And there’s that pesky issue of the Second Amendment that keeps coming up.
At least that pretense is over with: at long last, Justice John Paul Stevens, writing in the New York Times, has acknowledged that gun control, at this point, shall require the repealing of the Second Amendment. It’s finally out there: backed into a legal and logistical corner, the gun control movement has finally conceded that, at this point, only repealing the Second Amendment will afford increased gun control. The mask is off, the ruse exposed.
This doesn’t make confiscation possible; it makes it more unlikely. Indeed, here’s the thing: the news media are happy to plaster poll after poll on our screens touting some variation of the phrase “A majority of Americans support increased gun control” but cannot prove this. Generally, the poll process works like this:
Pollster: Do you support the Second Amendment
American: Absolutely. No questions. I can quote it to you verbatim.
Pollster: Do you own a gun?
American: You bet. A bunch. And I want more. You should own a bunch, too.
Pollster: Do you think it ought to be harder for people who should not have a gun to get one?
American: Um, well, yeah, obviously.
Pollster notes this person supports increased gun control.
As the Czar speaks to average people from all walks of life, from kids to grandmas to hunting enthusiasts to outspoken liberals, he hears the same sentence: “I believe in the Second Amendment, but…” with some comment following about restricting already-restricted things like gun-show loopholes, fully-automatic AK-16s, cop-killer bullets, or kids buying guns from a Texas Costco vending machine and bringing them elsewhere. The nature of the complaint is immaterial, especially when you explain the reality to them about their fear and they reply with “Oh. Never mind, then.” Although these comments get written up as “favoring gun control” by pollsters, the key takeaway is their first five words: “I believe in the Second Amendment.”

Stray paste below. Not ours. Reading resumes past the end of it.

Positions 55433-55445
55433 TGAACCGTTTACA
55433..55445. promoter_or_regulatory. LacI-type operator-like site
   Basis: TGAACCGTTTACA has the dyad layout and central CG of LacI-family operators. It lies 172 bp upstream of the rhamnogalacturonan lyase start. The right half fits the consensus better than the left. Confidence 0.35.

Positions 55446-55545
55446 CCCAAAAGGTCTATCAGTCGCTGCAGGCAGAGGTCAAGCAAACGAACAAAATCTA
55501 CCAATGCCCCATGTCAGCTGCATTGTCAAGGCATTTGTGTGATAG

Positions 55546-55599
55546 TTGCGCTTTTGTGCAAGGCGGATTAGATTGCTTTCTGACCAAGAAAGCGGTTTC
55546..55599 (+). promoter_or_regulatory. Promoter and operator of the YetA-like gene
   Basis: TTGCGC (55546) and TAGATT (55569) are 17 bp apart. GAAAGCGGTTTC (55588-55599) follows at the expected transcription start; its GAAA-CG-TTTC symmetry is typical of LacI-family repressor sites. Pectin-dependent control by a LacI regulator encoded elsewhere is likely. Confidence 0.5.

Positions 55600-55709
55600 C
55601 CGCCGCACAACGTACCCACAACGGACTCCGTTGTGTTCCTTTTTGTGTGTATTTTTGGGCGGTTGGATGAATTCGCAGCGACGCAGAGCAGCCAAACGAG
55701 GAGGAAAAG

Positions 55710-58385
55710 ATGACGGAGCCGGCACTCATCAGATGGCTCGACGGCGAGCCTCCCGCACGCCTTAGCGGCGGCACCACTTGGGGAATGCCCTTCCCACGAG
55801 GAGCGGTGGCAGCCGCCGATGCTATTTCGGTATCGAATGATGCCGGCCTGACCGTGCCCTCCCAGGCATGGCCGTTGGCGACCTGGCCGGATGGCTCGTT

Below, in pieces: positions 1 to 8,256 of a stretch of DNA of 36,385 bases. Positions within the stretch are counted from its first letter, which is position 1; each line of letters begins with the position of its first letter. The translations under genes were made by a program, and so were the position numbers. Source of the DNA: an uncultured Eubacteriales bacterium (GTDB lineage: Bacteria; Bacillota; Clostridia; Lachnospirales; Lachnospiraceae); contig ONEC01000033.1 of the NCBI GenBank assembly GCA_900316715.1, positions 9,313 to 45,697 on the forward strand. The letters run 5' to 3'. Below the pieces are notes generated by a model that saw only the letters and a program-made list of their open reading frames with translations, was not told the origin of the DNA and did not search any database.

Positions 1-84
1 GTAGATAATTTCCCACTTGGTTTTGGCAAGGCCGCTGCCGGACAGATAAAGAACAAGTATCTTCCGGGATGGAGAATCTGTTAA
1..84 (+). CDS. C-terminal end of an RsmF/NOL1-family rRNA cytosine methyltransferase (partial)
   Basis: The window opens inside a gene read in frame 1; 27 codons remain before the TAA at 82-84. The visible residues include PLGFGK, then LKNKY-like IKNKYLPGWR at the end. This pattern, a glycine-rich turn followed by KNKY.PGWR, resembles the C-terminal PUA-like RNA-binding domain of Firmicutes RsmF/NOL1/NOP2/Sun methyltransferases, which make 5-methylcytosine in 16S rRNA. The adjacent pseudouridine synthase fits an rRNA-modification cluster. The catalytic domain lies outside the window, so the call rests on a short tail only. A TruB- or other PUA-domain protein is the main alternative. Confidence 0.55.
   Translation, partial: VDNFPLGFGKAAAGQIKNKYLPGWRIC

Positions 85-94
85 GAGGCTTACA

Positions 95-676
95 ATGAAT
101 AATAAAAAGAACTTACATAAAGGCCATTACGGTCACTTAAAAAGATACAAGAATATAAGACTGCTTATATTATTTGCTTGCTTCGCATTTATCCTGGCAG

Americans, often based on a faulty understanding of the law thanks to the confusion of tens of thousands of conflicting laws and a sloppy news media, say they want gun control. However, if the vote came to repeal the Second Amendment, the resulting referendum would fail so badly that news media would talk for months about “How did the polls get this so wrong?”
At least we have reached the truth: the only way to increase gun control at this point is to repeal the Second Amendment. And the improbability of that would be laughable if more people understood the incredibly difficult processes to do so. But as long as the pro-control side is finally admitting the truth, the pro-gun side could also admit the truth: gun-control advocates have only themselves to blame.
If you’re pro-gun control, enjoy every day. Because the next day will likely provide you another setback.
*Maybe there’s one exception: bump stocks. People in favor of gun control argue that it practically automates a weapon; people against gun control think they’re a foolish waste of ammunition. Only an extreme minority of Americans want them sold with no restrictions, so introducing legislation to curb or eliminate bump stocks should be easy, right?
You’d think so. In Illinois, the support behind legislation to ban bump stocks was high enough that Republicans practically wrote the language to ban them. This was great, except Democrats in the State Senate—knowing the legislation would pass easily—promptly added a bunch of ridiculous and unconstitutional riders to the bill, assured that Republicans would now vote against it, or the governor would veto it, and thereby the Democrats could say “Behold! Even though the people of Illinois wanted to ban them, Republicans voted against it!” The Democrats found a way to automate a political weapon.